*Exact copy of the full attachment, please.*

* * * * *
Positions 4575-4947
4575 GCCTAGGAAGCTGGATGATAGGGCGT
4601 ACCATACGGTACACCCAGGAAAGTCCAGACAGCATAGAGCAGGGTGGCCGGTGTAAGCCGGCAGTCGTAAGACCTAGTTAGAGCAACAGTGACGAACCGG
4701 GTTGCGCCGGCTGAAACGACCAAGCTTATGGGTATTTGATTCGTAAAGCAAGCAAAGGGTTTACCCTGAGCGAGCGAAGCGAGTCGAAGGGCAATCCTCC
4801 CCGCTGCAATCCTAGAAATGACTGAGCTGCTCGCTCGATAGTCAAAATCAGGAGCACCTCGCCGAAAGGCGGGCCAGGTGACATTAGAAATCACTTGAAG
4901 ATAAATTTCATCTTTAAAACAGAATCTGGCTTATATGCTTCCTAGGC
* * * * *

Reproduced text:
Positions 4575-4947
4575 GCCTAGGAAGCTGGATGATAGGGCGT
4601 ACCATACGGTACACCCAGGAAAGTCCAGACAGCATAGAGCAGGGTGGCCGGTGTAAGCCGGCAGTCGTAAGACCTAGTTAGAGCAACAGTGACGAACCGG
4701 GTTGCGCCGGCTGAAACGACCAAGCTTATGGGTATTTGATTCGTAAAGCAAGCAAAGGGTTTACCCTGAGCGAGCGAAGCGAGTCGAAGGGCAATCCTCC
4801 CCGCTGCAATCCTAGAAATGACTGAGCTGCTCGCTCGATAGTCAAAATCAGGAGCACCTCGCCGAAAGGCGGGCCAGGTGACATTAGAAATCACTTGAAG
4901 ATAAATTTCATCTTTAAAACAGAATCTGGCTTATATGCTTCCTAGGC